May 4, 2022

Manufacturing facility opens in Indianapolis as part of neighborhood reinvestment project

Sydney Dauphinais/WFYI

Sydney Dauphinais/WFYI

Dozens of community members, city leaders and corporate partners celebrated the opening of a new Cook Medical manufacturing facility Wednesday in the Northeast Indianapolis neighborhood.

It's part of the 38th & Sheridan project, a collaboration with Goodwill of Central and Southern Indiana aimed to provide job opportunities and increased access to basic services for nearby residents.

The 38th Street area has long been a marker for some of the city’s highest unemployment rates and lowest life expectancy. Abandoned buildings and hazardous roads reflect decades of disinvestment in the community.

READ MORE: In Northeast Indianapolis, Business Pushes Boundaries In Trend To Counter Community Disinvestment

Indiana Gov. Eric Holcomb was one of many who spoke at the ribbon cutting ceremony. He said he believes community-based revitalization efforts, like this one, improve quality of life.

“You have lit up a pathway for people, our neighbors, to get on a trail to that upward mobility,” he said. “To get on a trail toward pride, dignity, being able to give back to the society themselves.”

The site was built mostly by minority contractors and will eventually include a grocery store, called the Indy Fresh Market.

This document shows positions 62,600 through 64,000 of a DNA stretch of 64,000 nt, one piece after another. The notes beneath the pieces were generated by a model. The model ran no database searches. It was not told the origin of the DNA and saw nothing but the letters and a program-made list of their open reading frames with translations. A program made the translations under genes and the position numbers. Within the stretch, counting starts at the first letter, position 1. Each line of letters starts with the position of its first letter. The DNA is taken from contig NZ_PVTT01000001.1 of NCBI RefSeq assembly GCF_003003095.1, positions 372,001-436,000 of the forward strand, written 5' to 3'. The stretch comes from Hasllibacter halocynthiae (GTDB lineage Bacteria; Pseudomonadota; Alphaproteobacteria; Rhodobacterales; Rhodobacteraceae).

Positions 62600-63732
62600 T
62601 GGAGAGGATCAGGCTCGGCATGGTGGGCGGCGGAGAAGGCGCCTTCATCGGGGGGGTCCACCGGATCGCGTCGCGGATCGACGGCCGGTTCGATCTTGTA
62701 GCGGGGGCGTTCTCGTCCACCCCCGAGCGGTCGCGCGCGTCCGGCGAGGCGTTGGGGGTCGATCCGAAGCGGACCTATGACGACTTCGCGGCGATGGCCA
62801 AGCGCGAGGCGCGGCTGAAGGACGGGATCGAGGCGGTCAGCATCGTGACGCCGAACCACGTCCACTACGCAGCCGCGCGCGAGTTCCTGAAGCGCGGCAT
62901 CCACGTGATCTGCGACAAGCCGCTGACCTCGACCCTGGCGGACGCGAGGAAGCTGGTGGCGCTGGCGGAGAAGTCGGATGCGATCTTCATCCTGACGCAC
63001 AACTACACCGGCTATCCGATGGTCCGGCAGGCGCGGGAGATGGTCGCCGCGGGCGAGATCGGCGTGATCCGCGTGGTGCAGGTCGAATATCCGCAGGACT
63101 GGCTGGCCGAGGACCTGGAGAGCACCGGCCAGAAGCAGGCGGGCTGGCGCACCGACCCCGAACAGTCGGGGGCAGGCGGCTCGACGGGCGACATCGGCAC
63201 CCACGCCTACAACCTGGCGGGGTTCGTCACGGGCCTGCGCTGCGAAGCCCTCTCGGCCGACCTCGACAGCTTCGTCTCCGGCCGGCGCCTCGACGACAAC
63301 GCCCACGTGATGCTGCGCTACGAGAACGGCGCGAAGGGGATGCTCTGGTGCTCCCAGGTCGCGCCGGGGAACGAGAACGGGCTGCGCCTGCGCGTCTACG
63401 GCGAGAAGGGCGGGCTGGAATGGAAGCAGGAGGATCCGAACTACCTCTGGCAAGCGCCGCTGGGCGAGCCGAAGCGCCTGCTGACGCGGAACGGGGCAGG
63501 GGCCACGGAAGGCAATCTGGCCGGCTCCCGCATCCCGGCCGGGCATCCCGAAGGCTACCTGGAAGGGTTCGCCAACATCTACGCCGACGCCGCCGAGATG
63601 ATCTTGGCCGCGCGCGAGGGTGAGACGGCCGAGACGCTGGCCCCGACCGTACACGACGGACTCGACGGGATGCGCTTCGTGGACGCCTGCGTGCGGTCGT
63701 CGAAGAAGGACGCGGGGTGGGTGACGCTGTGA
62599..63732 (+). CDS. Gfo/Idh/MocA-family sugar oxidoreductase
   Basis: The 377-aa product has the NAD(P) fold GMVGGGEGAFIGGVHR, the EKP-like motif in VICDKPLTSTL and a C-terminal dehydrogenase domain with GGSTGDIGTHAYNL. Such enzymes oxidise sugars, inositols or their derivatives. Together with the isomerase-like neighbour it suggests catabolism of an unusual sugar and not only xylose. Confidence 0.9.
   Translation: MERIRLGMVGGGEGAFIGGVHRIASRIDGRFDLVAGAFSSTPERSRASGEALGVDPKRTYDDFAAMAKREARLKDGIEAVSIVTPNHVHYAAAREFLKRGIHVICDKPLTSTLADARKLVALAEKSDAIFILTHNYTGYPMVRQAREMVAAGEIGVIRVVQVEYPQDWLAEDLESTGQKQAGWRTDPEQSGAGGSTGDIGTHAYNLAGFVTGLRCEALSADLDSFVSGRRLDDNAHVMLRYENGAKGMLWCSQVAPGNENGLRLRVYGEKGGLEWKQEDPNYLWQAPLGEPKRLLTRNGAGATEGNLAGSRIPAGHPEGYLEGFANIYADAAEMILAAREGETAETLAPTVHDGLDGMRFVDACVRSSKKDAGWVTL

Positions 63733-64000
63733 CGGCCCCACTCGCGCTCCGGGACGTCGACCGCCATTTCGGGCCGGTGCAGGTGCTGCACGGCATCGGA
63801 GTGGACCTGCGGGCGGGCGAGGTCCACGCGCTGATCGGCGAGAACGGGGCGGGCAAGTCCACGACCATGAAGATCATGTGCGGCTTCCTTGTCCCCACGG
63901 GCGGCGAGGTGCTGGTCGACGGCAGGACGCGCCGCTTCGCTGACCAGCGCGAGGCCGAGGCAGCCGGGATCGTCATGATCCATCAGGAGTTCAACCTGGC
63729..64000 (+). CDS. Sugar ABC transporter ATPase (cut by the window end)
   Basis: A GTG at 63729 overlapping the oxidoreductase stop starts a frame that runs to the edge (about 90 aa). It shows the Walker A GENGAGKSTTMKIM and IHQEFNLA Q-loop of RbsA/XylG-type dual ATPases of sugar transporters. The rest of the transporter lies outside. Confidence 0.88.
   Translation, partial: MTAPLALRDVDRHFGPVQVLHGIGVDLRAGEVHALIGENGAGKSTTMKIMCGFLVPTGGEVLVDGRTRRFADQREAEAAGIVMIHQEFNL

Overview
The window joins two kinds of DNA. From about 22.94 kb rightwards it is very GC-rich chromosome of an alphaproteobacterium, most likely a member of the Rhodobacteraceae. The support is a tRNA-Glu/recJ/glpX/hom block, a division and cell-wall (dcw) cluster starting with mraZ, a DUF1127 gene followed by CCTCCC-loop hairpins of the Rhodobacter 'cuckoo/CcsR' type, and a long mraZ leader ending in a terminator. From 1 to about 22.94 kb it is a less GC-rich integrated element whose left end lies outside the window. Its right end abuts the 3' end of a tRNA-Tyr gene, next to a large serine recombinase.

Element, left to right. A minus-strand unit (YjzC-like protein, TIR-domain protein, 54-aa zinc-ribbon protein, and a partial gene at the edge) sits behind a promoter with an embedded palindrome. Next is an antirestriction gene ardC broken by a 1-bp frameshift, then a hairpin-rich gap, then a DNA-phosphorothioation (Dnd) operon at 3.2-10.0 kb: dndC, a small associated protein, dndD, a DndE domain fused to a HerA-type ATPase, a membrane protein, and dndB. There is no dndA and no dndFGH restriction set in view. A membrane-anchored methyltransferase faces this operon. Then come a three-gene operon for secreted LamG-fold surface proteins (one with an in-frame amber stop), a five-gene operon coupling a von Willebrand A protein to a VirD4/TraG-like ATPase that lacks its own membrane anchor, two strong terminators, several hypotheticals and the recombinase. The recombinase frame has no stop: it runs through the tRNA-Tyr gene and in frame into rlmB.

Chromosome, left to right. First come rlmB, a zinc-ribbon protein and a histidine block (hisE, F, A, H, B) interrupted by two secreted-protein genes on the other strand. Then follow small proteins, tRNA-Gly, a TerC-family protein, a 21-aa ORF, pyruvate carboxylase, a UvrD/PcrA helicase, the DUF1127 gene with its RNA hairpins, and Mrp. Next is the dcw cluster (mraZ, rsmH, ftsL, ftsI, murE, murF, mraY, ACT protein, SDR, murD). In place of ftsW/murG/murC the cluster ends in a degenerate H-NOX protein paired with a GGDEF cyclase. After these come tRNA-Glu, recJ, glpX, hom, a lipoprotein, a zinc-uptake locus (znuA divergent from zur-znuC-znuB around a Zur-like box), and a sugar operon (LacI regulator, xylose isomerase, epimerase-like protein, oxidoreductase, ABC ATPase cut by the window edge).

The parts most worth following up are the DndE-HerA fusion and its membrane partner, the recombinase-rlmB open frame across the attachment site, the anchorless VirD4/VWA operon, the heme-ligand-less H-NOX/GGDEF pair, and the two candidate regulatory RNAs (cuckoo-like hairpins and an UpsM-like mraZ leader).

Goodwill will provide 100 production jobs and continue to prioritize hiring within the immediate community.

“With this medical manufacturing hub and all the good paying jobs that go along with it, it will reignite some of the manufacturing might that this area -- and Indianapolis generally -- has relied on for stability and widely shared prosperity,” said Indianapolis mayor Joe Hogsett.

READ MORE: Report details revitalization without displacement in Northeast neighborhood developments

Employees will receive wrap-around services, including mental healthcare, housing support.  They will also have access to free high school or college education.

The space was purchased by Cook Medical but will be operated by Central Indiana Community Foundation. They plan to use any excess funds on further community development.

Contact WFYI economic equity reporter Sydney Dauphinais at Follow on Twitter: @syddauphinais.

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